Luke McGuff (holyoutlaw) wrote,
Luke McGuff
holyoutlaw

Resource List

For the presentation at Antioch, I made up a resource list of organizations working to clean up Seattle’s parks and forests and a “further reading” list. Then I forgot to hand them out. So you get them now, with the added benefit that the various links are live. (Also, explanatory verbiage.) Tomorrow will be the further reading list.

Organizations working to restore Seattle’s forested parks.

Green Seattle Partnership
GSP provides training for forest stewards, coordinates logistics on a city-wide basis, and has a great calendar of events. The Green Seattle Partnership model is being developed in other cities — Green Kirkland Partnership, Green Tacoma Partnership, and Green Everett Partnership among them.
EarthCorps
Earthcorp’s motto is “Local Restoration, Global Leadership.” The sponsor events around the city and the Sound. They have a summer program that brings youth from around the world to work in this area, who then go home to share their knowledge.
ForTerra
ForTerra used to be called the Cascade Land Conservancy, but as the importance of the work they do with Green Seattle Partnership has risen, they changed their name. ForTerra provides the manpower for much of the GSP work.
Seattle Parks Foundation
Among other things, the Seattle Parks Foundation provides fiscal sponsorship for parks seeking grants or donations. Go here, fill out the form, and select “Friends of North Beach” from the Designation drop-down list.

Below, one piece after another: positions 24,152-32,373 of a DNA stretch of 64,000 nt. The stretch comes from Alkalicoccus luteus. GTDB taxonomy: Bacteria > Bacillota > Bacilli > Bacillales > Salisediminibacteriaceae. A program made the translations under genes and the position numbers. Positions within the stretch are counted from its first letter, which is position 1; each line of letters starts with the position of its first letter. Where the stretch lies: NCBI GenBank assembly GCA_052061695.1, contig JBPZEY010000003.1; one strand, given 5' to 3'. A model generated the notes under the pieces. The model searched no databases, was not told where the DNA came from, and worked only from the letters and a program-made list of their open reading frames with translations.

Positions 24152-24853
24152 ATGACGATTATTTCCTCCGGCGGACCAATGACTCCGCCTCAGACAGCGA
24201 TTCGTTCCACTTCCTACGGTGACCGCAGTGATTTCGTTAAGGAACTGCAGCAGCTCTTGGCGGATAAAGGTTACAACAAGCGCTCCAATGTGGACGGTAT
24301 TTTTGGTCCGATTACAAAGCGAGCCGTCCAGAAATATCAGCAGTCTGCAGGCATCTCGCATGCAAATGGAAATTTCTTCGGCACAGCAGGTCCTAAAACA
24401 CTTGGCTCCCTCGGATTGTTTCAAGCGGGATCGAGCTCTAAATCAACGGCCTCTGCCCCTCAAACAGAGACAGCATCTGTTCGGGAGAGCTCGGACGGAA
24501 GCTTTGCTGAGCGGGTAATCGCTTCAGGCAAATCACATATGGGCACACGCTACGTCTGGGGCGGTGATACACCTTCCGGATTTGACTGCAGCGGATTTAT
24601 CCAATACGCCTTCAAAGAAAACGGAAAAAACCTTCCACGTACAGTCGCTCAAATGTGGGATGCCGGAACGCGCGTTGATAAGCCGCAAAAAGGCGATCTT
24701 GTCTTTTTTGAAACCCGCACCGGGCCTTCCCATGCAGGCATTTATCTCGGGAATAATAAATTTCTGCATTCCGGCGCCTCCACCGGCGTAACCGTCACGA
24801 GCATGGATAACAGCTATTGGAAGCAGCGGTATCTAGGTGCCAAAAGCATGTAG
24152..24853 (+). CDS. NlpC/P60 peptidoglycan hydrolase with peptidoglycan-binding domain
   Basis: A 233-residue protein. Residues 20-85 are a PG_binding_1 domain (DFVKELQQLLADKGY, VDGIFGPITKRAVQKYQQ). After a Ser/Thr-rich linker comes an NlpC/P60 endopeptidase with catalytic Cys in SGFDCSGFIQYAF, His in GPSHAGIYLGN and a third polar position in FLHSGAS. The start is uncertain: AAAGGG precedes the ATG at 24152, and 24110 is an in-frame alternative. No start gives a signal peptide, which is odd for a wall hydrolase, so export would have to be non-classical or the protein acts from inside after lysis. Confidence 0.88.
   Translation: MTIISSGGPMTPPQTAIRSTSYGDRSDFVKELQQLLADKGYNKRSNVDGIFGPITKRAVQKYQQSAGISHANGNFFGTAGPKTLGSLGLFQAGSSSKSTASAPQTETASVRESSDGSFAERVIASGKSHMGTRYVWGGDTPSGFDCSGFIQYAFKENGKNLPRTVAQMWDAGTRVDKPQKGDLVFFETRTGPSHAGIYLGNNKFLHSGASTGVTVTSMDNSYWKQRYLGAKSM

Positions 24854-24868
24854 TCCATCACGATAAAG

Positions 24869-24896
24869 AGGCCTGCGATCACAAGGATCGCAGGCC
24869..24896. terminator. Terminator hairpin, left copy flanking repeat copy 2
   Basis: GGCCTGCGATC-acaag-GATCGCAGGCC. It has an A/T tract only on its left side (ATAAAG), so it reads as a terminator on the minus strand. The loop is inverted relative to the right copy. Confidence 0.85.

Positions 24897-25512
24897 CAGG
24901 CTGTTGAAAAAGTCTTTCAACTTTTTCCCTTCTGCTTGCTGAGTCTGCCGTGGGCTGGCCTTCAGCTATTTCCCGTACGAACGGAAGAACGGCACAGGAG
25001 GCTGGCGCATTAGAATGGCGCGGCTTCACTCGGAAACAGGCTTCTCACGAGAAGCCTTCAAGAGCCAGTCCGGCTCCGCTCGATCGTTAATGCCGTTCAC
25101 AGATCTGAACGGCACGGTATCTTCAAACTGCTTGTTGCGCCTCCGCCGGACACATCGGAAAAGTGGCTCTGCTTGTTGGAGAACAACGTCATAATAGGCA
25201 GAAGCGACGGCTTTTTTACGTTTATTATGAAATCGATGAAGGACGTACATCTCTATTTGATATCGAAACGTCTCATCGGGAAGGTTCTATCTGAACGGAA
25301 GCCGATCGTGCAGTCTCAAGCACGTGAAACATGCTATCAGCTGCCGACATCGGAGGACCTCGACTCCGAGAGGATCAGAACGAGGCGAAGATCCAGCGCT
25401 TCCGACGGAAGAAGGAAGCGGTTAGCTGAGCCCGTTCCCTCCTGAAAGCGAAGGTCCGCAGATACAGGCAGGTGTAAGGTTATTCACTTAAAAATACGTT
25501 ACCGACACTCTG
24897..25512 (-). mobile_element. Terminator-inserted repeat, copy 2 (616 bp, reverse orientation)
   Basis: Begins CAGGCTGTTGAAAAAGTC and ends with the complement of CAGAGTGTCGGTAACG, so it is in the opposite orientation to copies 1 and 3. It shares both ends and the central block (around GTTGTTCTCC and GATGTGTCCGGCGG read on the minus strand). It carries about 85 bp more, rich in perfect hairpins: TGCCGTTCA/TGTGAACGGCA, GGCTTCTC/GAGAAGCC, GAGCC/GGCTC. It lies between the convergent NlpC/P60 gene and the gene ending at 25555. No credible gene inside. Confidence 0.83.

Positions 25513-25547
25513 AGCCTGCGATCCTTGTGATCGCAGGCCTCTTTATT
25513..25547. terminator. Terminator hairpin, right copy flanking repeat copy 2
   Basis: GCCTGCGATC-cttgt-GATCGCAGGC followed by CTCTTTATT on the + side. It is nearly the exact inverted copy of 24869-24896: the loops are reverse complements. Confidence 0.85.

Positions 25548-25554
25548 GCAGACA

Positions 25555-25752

More information about native plants.

Washington Native Plant Society
They have chapters all around the state — Seattle’s chapter is the “Central Sound” chapter. They’ve done much research into what is and isn’t a “native” plant, where they live and so on.

King County Native Plant Guide
Photos, planting and landscaping guides, common and scientific name listings — just about everything you can use to find out about growing native plants.

More information about weeds and invasive plants.

IvyOut
A handy little website produced by the WNPS. There is a page listing ivy-free nurseries.

King County Noxious Weeds
If you’re feeling down in the dumps, browsing this page will cheer you right up.

Mirrored from Nature Intrudes. Please comment over there.

Tags: earthcorps, forterra, green seattle partnership, ivy out, king county native plant guide, king county noxious weeds, links, seattle parks foundation, urban nature, urban restoration, washington native plant society
Subscribe
Comments for this post were disabled by the author